Below, BoF shares the collections of some of the most exciting designers showing this season in Istanbul — and discovers the innovative solutions they are using to drive their businesses forward in another tumultuous year for the fashion and retail industries.
Şansım Adalı studied in Brussels before launching Sudi Etuz, which now includes both physical and digital stores. The designer has collaborated with brands including Coca Cola, Bobbi Brown and Reebok, and her work has featured in i-D, Forbes and vogue.com.
During the pandemic, Sudi Etuz has reimagined its brand offering, shifting from couture-led designs to leisure — “our ‘street couture’ stance” — and began engaging buyers in virtual showrooms. But digital solutions are not new to the brand: “We have used virtual reality for our shows since 2017,” says Adalı. “We have a virtual character Sui-D, a CGI astrologist, and a new virtual model, Trinity.” The brand has also incorporated digital technology into its design processes. “Now, all our products are designed in 3D with digital assets before physical items. It gives us much more flexibility and reduces our carbon footprint,” adds Adali.
Adalı believes FWI and its partners play a crucial role in supporting emerging talent alongside the more established industry players. “Beyond social media and the internet, there has to be local organisations such as FWI to show young designers how important a role this country plays in global markets.”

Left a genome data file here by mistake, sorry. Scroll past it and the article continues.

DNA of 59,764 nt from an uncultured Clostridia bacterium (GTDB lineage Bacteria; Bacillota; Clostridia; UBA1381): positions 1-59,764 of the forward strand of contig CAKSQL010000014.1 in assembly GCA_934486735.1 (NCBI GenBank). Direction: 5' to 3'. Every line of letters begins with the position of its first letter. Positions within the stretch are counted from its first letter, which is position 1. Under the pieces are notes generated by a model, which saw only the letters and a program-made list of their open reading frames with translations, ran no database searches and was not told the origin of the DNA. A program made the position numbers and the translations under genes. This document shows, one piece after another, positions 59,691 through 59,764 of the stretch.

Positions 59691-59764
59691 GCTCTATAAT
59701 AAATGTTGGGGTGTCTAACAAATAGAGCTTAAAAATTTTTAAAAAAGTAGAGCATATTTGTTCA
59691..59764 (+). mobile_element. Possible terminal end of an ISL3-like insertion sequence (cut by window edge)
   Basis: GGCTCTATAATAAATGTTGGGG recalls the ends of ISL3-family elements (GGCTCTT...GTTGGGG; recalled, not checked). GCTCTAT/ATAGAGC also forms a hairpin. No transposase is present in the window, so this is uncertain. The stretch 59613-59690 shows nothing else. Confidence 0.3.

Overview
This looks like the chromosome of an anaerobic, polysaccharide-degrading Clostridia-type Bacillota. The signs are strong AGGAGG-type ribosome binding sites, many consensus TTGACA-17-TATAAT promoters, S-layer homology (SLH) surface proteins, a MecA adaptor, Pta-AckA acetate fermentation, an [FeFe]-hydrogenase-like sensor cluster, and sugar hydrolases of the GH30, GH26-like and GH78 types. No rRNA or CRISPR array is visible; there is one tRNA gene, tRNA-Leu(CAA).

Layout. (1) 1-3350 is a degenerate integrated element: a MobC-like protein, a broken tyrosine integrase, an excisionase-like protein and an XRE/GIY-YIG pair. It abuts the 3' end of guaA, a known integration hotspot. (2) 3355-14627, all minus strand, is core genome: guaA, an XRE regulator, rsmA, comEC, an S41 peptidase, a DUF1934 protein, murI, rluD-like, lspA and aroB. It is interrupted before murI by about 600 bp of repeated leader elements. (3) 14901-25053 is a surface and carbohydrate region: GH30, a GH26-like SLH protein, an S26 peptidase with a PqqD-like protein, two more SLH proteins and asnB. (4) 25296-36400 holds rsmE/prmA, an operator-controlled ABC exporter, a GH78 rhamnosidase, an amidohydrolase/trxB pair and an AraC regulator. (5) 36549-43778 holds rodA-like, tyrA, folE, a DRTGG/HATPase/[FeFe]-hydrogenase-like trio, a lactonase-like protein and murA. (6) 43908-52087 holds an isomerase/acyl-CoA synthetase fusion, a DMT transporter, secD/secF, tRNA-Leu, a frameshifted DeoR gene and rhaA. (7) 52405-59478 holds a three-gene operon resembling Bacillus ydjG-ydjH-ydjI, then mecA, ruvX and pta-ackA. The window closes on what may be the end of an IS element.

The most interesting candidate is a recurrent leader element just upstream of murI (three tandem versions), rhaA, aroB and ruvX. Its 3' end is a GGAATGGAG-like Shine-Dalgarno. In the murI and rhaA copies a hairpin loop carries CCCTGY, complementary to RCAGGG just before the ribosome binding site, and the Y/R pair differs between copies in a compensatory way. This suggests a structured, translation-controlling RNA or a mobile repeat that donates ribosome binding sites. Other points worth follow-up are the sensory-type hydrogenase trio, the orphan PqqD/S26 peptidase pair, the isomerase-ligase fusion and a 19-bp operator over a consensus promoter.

With ready-to-wear and couture-inspired collections, Özgür Masur’s eponymous womenswear brand saw the designer win Turkey’s design award, Star of the Future.
With a focus on e-commerce to maintain and grow their presence in the global markets, Masur’s attention is focused on showcasing design detail. “Our aim is to visualise every detail of our products in order to be more practical in terms of reaching the customer,” he tells BoF.
“Turkish fashion designers often do not have investors, but still deliver their stories to various places in the world with their own work. The convenience that the FWI platform has provided us shows that [fashion week] will be a different and more democratic communication [tool for brands] in the future.”
New Gen designers are chosen among the fashion students and graduates of the prominent Turkish fashion school, Istanbul Fashion Academy, funded by Istanbul Apparel Exporters Association İHKİB.
This year, fashion graduates Beyza Eyuboglu, Ezgi Yildirim, Essin Baris, Avishan Daneshfar and Aycan Hakalmaz are shortlisted for the New Gen award, and will open this season’s showcase.
Lug Von Siga